gray copper ore, very similar in appearance to the ore that has made
Toad mountain famous, which occurs on the Mountain Chief claims.
Very little work has yet been done
on the property, but in mining surface cuts and so forth quite a few
tons of rich ore have been taken
out. The property, with three
others surrounding it, has been purchased by the Golden Gate Development Company of Rossland, and it
is their intention to go to work at
once and open the property, shipping the ore taken out in course of
development."
It is quite proper to remark here
that Mr. Bogle is a mining man of
some experience,.and is not noted
for talking through his chapeau.
James Gill & Co
 Dealers in	
Clothing, Gent's Furnishings,
Boots and Shoes.
FULL   LINE   OF   BLANKETS,   PILLOWS,
WINDOW SHADES, ETC.
Being exclusive ngentn tor large Eastern .tinkers we can    sell goods at exactly the riant prices.   That's why we are doing such a good business.
I C. H. Walker, Manager, Brooklyn, B. C.
Interests in Promising
PROSPECTS
For sale at Reasonable
Figures.
For further information apply to
W.B.WILLCOX.
Brooklyn, B. C,
C. E. MALLETTE & CO.
Wholesale dealers in
Fruits, Vegetables, Peed, and
Produce, Si Fresh Fruits
Received Dally.
MAIL ORDERS PROMPTLY ATTENDED TO.
Baker Street,   -   -   -  Nelson, B.C.
P. Burns & Co.,
WHOLESALE
BEOOKLYN,
- B. C.
JUST WHAT YOU
Our well assorted stock includes
Staple and Fancy
NEED:::    ���
GROCERIES,   BOOTS,   SHOES,
CLOTHING, UNDERWEAR,
Tents,     Blankets,    Canned Goods,     Cured Meals,    Etc.
PRICES ALWAYS RIGHT.
GIVE US A CALL...
: :HOTEL+*
ANDERSON.
MRS. H. Y. ANDERSON, Prop.
Ratesf$1.50 to
$2.00 per day.
The Dining Room is under the management of
Mrs. II. Y. Anderson. The Table is supplied
with the Best the market affords ::::::::
Good Airy Rooms ��f -f Clean Beds
First-class Bar in connection
St. Louis Beer Pabst Beer Schlitz Beer
Brooklyn Exchange.
AUNE & HOVEN, Props.
Fine Wines  Liquors and  Cigars
Comfortable Rooms
GIVE US A CALL...
...BROOKLYN, B. C.
FIRST STREET, BROOKLYN, B. C.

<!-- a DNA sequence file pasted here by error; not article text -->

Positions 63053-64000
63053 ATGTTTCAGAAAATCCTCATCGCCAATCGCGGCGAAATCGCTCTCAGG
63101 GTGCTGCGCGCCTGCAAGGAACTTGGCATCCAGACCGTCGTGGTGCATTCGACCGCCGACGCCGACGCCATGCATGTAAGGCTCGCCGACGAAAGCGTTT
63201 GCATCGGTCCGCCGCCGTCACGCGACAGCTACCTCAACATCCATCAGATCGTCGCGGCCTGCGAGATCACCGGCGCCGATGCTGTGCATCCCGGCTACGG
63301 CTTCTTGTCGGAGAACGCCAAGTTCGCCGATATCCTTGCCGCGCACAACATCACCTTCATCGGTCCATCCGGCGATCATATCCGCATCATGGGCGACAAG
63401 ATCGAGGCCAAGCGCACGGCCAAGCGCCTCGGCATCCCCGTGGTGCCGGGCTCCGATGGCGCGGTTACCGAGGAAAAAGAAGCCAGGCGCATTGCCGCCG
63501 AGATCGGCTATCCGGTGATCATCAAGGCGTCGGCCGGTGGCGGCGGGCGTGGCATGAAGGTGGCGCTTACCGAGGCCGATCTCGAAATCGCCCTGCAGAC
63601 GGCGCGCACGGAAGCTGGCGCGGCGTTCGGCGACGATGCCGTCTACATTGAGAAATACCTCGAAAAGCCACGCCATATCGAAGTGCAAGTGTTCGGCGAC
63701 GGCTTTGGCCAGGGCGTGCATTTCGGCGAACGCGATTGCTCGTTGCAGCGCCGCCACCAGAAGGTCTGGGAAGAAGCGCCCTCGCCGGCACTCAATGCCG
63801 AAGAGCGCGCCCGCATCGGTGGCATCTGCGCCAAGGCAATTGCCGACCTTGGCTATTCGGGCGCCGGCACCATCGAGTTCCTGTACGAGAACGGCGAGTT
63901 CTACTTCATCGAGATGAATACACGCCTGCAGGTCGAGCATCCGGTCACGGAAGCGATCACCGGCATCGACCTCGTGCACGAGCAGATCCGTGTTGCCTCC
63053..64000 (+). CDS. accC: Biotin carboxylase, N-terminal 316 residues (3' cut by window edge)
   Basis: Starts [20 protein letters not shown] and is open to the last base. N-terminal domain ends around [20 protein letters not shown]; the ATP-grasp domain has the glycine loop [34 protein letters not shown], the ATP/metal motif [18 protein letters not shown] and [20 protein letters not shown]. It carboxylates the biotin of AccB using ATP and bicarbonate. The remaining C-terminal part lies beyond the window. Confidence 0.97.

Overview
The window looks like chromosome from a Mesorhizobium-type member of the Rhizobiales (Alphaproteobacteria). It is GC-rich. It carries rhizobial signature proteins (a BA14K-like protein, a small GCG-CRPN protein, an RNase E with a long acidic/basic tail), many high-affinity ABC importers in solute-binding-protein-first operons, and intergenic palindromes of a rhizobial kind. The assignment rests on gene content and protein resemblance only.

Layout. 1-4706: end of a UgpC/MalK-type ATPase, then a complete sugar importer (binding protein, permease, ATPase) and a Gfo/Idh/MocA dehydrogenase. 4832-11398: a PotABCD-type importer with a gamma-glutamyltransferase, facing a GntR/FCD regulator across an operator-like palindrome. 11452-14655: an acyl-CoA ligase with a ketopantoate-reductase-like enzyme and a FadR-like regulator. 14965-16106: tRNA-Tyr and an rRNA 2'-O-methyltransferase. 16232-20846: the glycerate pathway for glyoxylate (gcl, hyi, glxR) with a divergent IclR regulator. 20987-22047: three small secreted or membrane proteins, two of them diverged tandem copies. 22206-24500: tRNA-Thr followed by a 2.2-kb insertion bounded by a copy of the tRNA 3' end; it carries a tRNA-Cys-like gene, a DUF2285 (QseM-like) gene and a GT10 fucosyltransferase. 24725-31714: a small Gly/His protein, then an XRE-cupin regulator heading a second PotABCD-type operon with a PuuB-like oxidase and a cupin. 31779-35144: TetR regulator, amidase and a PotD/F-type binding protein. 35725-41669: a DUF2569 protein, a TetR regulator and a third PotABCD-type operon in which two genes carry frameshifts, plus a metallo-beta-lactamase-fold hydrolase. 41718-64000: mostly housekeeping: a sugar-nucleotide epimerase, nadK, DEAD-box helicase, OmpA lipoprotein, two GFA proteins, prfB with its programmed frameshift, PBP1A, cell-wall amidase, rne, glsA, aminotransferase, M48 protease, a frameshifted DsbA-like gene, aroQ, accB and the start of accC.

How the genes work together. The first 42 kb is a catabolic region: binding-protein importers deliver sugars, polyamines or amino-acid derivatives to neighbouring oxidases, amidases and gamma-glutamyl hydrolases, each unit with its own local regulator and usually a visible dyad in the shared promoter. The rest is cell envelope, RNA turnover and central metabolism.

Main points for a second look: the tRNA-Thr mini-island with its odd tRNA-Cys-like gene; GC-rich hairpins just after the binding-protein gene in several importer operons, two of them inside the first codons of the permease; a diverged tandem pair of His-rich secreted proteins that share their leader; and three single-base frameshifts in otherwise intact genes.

Best brands of Wines,
Liquors and Cigars
BLOMBERG & DAHL,
Proprietors
W..H. GRAHAM
J. *H. McMANNUS
International Hotel.
Front Street, Brooklyn, B. C.
Headquarters for Railroad lien
Bar supplied with Best brands WINES, LIQUORS and CIGARS
Everything New and First-Class.
Best Table in Town Rates Reasonable
GRAHAM & McMANNUS, Proprietors.
Hoffman House.
Coughlin & McDonald, Props.
696S69SS
Fine Wines, Liquors and Cigars.
ssssssea
BEST SCOTCH HOUSE IN THE CITY.
EVERYTHING FIRST-CLASS.
Front Street,
Brooklyn, B. C.
E. PARRIS 8 CO., SSSJSRFa
When you come to Brooklyn���the Arrow Lake Metropolis���
. .do not forget <he..
Columbia Hotel
McNEIL & HECTOR, Props.
The proprietors are experienced Hotel men, and know how to cater to
the comforts of travelers and the public generally.
Drop in and see them.
Front Street, (over the Bridge)
BROOKLYN, B. C.
DO NOT OVERLOOK^
The Palace
When you come to Brooklyn.        Everything that  the thirsty or weary
traveler needs can be found at this popular establishment.
Wm. WALMSLEY. Prop.
First Street Brooklyn, B. C. BROOKLYN NEWS, BROOKLYN, B. G, OCTOBER t, 1898.
KILLED BY BLAST
Oscar Johnson Struck by Hy-
ing Rock.
WAS ON VIDEEiVS WORK
Happened Friday Mornln|> at 8.45
(IVIi)ck--l-'riiiik Peterson Badly
Injured by Same Blast.
Yesterday morning at 8.45 another fatal accident occurred on the
line of construction. This tin��� it
was on Vldeen's contract, which he
has sub-lot from Pat Welch, located
about ten miles below Brooklyn on
Lower Arrow lake.
Giant powder had been put in a
seam or crevice and when it was
exploded Oscar Johnson, who was
standing 200 feet away, was struck
in the breast by flying rock and instantly killed. Frank Peterson was
also hit, his leg being badly shattered. He is now receiving every
possible attention at the company's
hospital in Brooklyn.
The remains of Johnson were
brought up on the Illicilliwaet, and
after permit is received from the
coroner at Nelson, as required by
law in case of accidents, will be interred. He was a man of perhaps
60 years of age.
Stopped by Smoke.
People in smelter towns know
that sulphur smoke kills vegetation,
but last week saw the first instance
of sulphur smoke stopping a train.
This actually occurred in Trail
last week. The fumes were rising
in a heavy cloud, and the wind
carried them up the river. In the
afternoon a heavy rain fell and the
sulphur accumulated on the tracks
in such quantities as to create a
heavy coating of grease, on which
sand had but little effect. At anv
rate, the big standard gauge engine
drawing 12 freight cars, just half
the usual number, ran into the
smoke at Murphy creek and didn't
get out until after repealed attempts,
covering more than an hour.
Oolitic to Hie Valt.
Many Brooklyn residents will attend the Spokane fruit fair, which